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Archive for July 11th, 2009

The newspapers, television and other media are covering the war in Afghanistan with increasing vigour and today we learn of the death of eight soliders in the past 24 hours. The bravery of these young men and women from all walks of life and military rank is remarkable; few of us can even imagine what they face daily in Afghanistan in our name.

The Secretary of State for Defence, Bob Ainsworth, warned days ago that a major  joint operation with the United States is under way to provide the opportunity in Helmand Province for the Afghan authorities to govern if and when the Taliban are cleared out. The United States is providing the main force but we have significant numbers of troops deployed. It seems, yet again, that we are deploying troops without sufficient back up and resources in terms of equipment – and this, if true, is not the fault of the military.  It is the fault of government and, ultimately, whether we like to face this or not, it is our fault.  The government governs in our name and we have the right to speak in protest at the way the government is acting.

There will, we are told, be more soldiers killed.

I read in the Independent this morning…

The Government will, however, face questions about the way it has responded to the call from military commanders to send reinforcements to Afghanistan.

The senior command had wanted to send about 2,500 extra troops, but Gordon Brown refused the request, agreeing to the temporary deployment of 700 just for the period of the Afghan elections scheduled for August.

One of the senior officers intimately involved in drawing up the reinforcement plan said last night: “What has happened has shown the sheer danger our forces face out there day in, day out. We know the force levels needed for safety. This was not a spurious request and there is sincere hope the Government will think again.”


The prime minister is reported as saying…

Mr Brown acknowledged: “This is a very hard summer and it is not over.” He sought to justify the conflict, stressing: “We knew from the start that beating the insurgency in Helmand would be hard and dangerous but it is vital. People in Britain are safer because of the courageous sacrifice of British soldiers.”

If Mr Brown refused to deploy the 2500 troops requested,  the question is why?  We are committed to a bloody and dangerous war to preserve the security of our nation and other nations.  This is the line being taken by our government.  I would have thought that equipping troops properly – not promises to do so in the future – is far more important than spending in many places and other projects elsewhere.  This is a war.  It is not a peacetime training exercise and if military commanders feel that they do not have adequte support, sufficient equipment and kit, then it is our duty – surely? – to ensure that the troops get it by asking searching questions of government.

This is not a party political issue anymore, even if it may have started out that way.  This is a matter of conscience.  We ask troops to act in our name.  It is not enough to honour their deaths with hastily rushed words in Parliament and funeral corteges and medals. We must, as a country, do everything in our power to minimise the risk for the men and women on the ground and ensure that our troops are effectively deployed with proper resources and equipment.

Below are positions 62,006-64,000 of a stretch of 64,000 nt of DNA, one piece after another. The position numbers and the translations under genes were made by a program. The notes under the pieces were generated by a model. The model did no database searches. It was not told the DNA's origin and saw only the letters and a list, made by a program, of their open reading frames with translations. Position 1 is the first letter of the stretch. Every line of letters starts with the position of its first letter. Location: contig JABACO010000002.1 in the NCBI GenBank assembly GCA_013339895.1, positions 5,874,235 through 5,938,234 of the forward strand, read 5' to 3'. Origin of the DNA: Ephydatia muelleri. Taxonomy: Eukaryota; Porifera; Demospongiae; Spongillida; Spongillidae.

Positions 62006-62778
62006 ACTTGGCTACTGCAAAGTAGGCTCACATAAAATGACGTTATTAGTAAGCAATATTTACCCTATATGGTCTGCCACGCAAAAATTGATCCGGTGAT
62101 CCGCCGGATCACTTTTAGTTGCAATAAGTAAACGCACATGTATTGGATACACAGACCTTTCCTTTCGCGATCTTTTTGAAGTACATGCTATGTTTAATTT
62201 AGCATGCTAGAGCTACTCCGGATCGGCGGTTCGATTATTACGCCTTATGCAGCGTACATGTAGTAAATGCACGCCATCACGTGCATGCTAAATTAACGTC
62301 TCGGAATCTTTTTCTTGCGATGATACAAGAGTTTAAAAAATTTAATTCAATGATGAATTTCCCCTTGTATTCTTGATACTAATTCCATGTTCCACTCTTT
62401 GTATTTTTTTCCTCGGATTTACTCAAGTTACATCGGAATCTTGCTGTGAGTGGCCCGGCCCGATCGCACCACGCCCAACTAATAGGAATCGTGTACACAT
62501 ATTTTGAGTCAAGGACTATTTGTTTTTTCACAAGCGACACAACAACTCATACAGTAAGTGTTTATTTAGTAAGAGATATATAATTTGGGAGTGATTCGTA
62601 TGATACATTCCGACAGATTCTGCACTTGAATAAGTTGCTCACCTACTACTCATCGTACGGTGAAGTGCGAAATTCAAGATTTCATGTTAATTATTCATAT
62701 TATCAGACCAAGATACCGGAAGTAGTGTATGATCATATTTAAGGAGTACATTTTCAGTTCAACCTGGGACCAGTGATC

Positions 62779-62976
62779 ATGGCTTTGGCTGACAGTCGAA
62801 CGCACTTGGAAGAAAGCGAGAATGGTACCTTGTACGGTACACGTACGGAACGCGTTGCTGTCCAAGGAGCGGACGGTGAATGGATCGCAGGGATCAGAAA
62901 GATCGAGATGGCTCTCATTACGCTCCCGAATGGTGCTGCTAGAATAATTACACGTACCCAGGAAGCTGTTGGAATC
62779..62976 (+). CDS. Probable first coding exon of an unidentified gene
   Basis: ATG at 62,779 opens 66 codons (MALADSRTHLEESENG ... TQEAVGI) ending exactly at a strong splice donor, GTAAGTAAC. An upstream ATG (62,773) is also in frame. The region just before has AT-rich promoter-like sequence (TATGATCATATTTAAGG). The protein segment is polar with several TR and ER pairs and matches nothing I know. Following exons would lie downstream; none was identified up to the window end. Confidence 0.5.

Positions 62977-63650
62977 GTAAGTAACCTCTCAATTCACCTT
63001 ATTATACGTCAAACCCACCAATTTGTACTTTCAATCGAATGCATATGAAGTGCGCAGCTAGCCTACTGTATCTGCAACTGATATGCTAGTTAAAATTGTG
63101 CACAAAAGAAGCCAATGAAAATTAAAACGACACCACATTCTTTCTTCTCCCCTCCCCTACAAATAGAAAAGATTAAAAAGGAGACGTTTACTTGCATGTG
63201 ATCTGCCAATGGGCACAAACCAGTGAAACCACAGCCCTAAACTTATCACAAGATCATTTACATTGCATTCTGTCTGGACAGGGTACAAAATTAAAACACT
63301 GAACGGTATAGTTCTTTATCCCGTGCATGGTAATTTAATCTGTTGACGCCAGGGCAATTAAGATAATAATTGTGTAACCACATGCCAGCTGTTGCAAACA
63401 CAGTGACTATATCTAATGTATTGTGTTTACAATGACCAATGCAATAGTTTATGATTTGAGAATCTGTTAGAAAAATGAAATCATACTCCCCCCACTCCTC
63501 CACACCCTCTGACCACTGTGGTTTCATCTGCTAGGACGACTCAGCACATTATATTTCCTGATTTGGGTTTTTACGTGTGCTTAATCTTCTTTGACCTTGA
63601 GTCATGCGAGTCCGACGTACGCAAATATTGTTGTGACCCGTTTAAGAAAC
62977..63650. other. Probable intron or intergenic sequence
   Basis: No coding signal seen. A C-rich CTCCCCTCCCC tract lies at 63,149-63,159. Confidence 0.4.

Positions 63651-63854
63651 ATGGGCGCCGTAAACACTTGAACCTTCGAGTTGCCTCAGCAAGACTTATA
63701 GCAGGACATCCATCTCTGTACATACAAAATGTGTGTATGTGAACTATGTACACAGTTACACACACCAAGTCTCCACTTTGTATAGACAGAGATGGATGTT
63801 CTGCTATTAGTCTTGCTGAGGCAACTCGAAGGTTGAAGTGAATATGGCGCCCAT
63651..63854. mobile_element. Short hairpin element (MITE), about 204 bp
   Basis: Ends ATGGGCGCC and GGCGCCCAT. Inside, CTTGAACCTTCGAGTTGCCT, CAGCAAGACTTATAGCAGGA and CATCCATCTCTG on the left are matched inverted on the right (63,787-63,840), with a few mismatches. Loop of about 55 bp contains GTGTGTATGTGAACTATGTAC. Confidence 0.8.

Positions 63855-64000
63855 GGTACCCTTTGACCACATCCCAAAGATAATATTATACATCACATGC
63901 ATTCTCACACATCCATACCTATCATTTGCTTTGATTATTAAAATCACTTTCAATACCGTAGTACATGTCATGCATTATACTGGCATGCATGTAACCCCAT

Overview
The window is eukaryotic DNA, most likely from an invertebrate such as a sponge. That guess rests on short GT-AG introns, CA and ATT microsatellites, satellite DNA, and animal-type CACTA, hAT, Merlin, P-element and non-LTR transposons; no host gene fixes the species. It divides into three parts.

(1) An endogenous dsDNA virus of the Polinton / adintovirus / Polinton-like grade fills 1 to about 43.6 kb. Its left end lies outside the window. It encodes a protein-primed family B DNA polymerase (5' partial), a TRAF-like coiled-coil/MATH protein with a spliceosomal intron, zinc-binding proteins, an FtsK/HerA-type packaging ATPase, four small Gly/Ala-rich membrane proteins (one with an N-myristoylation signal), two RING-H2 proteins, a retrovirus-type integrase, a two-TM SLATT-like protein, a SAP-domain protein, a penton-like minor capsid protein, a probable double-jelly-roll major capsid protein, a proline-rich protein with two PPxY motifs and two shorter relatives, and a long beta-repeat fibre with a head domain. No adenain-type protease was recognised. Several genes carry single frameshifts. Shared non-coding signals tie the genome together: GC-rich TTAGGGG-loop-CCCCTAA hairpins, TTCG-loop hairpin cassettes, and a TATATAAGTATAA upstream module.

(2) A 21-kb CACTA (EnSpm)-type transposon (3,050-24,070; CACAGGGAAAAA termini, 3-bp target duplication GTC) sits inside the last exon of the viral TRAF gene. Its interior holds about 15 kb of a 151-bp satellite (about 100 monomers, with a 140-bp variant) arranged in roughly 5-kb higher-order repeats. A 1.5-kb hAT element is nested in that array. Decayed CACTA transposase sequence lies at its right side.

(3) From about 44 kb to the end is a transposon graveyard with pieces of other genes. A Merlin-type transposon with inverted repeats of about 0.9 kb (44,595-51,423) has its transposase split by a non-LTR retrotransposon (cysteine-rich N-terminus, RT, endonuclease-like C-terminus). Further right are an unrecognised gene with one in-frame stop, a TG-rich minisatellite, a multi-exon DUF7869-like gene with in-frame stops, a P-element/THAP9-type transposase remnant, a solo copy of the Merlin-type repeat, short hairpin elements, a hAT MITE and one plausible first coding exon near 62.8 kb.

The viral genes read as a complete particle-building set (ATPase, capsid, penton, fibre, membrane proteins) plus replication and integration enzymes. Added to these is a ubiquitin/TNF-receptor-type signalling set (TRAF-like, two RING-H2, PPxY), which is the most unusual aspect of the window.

A final thought… I don’t know how you feel, but I feel a bit uncomfortable that those in our society who are making very high profits from the law, business, entertainment and the like – because we do enjoy freedom and security as a result of military action in Iraq and Afghanistan should enjoy such high profits when soldiers on the ground are not properly equipped.  I am told that US troops have far better equipment and resources.

Maybe a voluntary  fund to get donations from lawyers, entertainers, bankers, estate agents, television personalities and everyone minded to help would be a way of providing money for this extra equipment.  Of course, I am being naive. A fund for military equipment?

Why not, we raise millions for Tsunami victims, earthquake victims, starving children in Africa, cats, dogs… why not our forces?

Any Celebrities out there who are prepared to help on this one?  Perhaps we could ask on Twitter and on facebook?… even if you just want to lobby the government to tell us the truth on the matter. Is the government right or are the soldiers on the ground right?

This article in The Independent makes stark reading.

Meanwhile, a former head of the Armed Forces yesterday accused the Government of putting UK forces at risk and spending the “minimum they could get away with” on defence.General Lord Guthrie, chief of the defence staff from 1997 to 2001, said commanders on the ground were struggling with too few troops.

He told the Daily Mail: “I spoke to an officer the other day who said that the Treasury had affected the operational safety of our soldiers, by preventing an uplift in our numbers.”

It is “very likely” that fewer soldiers would have been killed by roadside bombs in Afghanistan if ministers had provided funding for more helicopters, he added.

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